Bananas and avocados—foods that are rich in potassium—may help protect against pathogenic vascular calcification, also known as hardening of the arteries.
University of Alabama at Birmingham researchers have shown, for the first time, that reduced dietary potassium promotes elevated aortic stiffness in a mouse model, as compared with normal-potassium-fed mice. Such arterial stiffness in humans is predictive of heart disease and death from heart disease, and it represents an important health problem for the nation as a whole.
The UAB researchers also found that increased dietary potassium levels lessened vascular calcification and aortic stiffness. Furthermore, they unraveled the molecular mechanism underlying the effects of low or high dietary potassium.
Such knowledge of how vascular smooth muscle cells in the arteries regulate vascular calcification emphasizes the need to consider dietary intake of potassium in the prevention of vascular complications of atherosclerosis. It also provides new targets for potential therapies to prevent or treat atherosclerotic vascular calcification and arterial stiffness.
A UAB team led by Yabing Chen, Ph.D., UAB professor of pathology and a Research Career Scientist at the Birmingham VA Medical Center, explored this mechanism of vascular disease three ways: living mice fed diets that varied in potassium, mouse artery cross-sections studied in culture medium with varying concentrations of potassium, and mouse vascular smooth muscle cells grown in culture medium.
Working from living mice down to molecular events in cells in culture, the UAB researchers determined a causative link between reduced dietary potassium and vascular calcification in atherosclerosis, as well as uncovered the underlying pathogenic mechanisms.
The animal work was carried out in the atherosclerosis-prone mouse model, the apoliprotein E-deficient mice, a standard model that are prone to cardiovascular disease when fed a high-fat diet. Using low, normal or high levels of dietary potassium—0.3 percent, 0.7 percent and 2.1 percent weight/weight, respectively, the UAB team found that the mice fed a low-potassium diet had a significant increase in vascular calcification. In contrast, the mice fed a high-potassium diet had markedly inhibited vascular calcification. Also, the low-potassium mice had increased stiffness of their aortas, and high-potassium mice had decreased stiffness, as indicated by the arterial stiffness indicator called pulse wave velocity, which is measured by echocardiography in live animals.
The different levels of dietary potassium were mirrored by different blood levels of potassium in the three groups of mice.
When researchers looked at arterial cross-sections in cultures that were exposed to three different concentrations of potassium, based on normal physiological levels of potassium in the blood, they found a direct effect for the potassium on arterial calcification within arterial rings. Arterial rings in low-potassium had markedly enhanced calcification, while high-potassium inhibited aortic calcification.
"The findings have important translational potential," said Paul Sanders, M.D., professor of nephrology in the UAB Department of Medicine and a co-author, "since they demonstrate the benefit of adequate potassium supplementation on prevention of vascular calcification in atherosclerosis-prone mice, and the adverse effect of low potassium intake."
In cell culture, low potassium levels in the culture media markedly enhanced calcification of vascular smooth muscle cells. Previous research by several labs including Chen's group has shown that calcification of vascular smooth muscle cells resembles the differentiation of bone cells, which leads to the transformation of smooth muscle cells into bone-like cells.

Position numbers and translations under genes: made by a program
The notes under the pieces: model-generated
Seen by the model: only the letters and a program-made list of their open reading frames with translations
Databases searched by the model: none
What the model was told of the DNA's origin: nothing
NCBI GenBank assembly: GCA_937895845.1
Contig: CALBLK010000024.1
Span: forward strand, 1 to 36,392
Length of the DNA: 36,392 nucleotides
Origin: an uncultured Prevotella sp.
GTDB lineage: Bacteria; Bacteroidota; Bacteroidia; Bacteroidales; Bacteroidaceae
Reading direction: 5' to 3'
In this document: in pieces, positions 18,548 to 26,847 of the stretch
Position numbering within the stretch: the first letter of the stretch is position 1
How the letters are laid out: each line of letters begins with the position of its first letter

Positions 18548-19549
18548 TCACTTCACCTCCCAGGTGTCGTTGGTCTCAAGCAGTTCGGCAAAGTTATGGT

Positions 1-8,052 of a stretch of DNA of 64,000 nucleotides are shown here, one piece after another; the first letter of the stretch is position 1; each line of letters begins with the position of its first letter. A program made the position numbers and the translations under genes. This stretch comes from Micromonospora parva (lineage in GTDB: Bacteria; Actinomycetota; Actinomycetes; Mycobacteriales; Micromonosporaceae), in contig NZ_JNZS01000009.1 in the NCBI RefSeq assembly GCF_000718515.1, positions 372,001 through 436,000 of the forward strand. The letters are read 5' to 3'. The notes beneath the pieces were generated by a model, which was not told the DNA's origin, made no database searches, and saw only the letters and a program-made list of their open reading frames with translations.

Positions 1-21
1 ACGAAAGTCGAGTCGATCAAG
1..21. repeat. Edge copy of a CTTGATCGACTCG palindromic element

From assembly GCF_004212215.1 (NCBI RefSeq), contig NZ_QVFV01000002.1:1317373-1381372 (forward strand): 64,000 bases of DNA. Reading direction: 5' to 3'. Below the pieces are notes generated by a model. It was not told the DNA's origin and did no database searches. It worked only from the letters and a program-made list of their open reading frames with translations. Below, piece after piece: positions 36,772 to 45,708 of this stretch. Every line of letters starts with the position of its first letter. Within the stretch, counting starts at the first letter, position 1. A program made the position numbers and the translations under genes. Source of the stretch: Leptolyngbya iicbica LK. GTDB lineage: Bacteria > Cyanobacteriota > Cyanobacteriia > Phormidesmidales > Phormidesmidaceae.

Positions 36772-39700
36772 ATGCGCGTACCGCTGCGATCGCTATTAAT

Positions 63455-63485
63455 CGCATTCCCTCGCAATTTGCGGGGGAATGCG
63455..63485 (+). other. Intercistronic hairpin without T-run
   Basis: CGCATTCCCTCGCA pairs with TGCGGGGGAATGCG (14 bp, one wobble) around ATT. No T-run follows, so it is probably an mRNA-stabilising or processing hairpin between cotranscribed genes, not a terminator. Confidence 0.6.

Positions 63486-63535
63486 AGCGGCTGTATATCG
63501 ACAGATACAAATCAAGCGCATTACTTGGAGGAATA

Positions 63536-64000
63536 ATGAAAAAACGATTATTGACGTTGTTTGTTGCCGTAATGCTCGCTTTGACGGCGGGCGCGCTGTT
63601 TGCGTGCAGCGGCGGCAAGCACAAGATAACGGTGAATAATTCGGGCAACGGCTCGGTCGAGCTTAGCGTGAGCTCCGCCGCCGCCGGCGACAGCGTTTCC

So the UAB researchers tested the effect of growing vascular smooth muscle cells in low-potassium cell culture. They found that the low-potassium conditions promoted the expression of several gene markers that are hallmarks of bone cells, but decreased the expression of vascular smooth muscle cell markers, suggesting the transformation of the vascular smooth muscle cells into bone-like cells under low-potassium conditions.
Mechanistically, they found that low-potassium elevated intracellular calcium in the vascular smooth muscle cells, via a potassium transport channel called the inward rectifier potassium channel. This was accompanied by activation of several known downstream mediators, including protein kinase C and the calcium-activated cAMP response element-binding protein, or CREB.
In turn, CREB activation increased autophagy—the intracellular degradation system—in the low-potassium cells. Using autophagy inhibitors, the researchers showed that blocking autophagy blocked calcification. Thus, autophagy plays an important role in mediating calcification of vascular smooth muscle cells induced by the low-potassium condition.
The roles of the CREB activation and autophagy signals were then tested in the mouse artery cross-section and living-mouse models, with low, normal or high levels of potassium in the media or diet. Results in both of those systems supported the vital role for potassium to regulate vascular calcification through calcium signaling, CREB and autophagy.
Besides Chen and Sanders, co-authors of the paper, "Dietary potassium regulates vascular calcification and arterial stiffness," published in JCI Insight, are Yong Sun, Chang Hyun Byon and Youfeng Yang, UAB Department of Pathology; Wayne E. Bradley, Louis J. Dell'Italia and Anupam Agarwal, UAB Department of Medicine; and Hui Wu, UAB Department of Pediatric Dentistry. Sanders, Agarwal and Chen are also members of the Research Department, Veterans Affairs Birmingham Medical Center.
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Yong Sun et al, Dietary potassium regulates vascular calcification and arterial stiffness, JCI Insight (2017). DOI: 10.1172/jci.insight.94920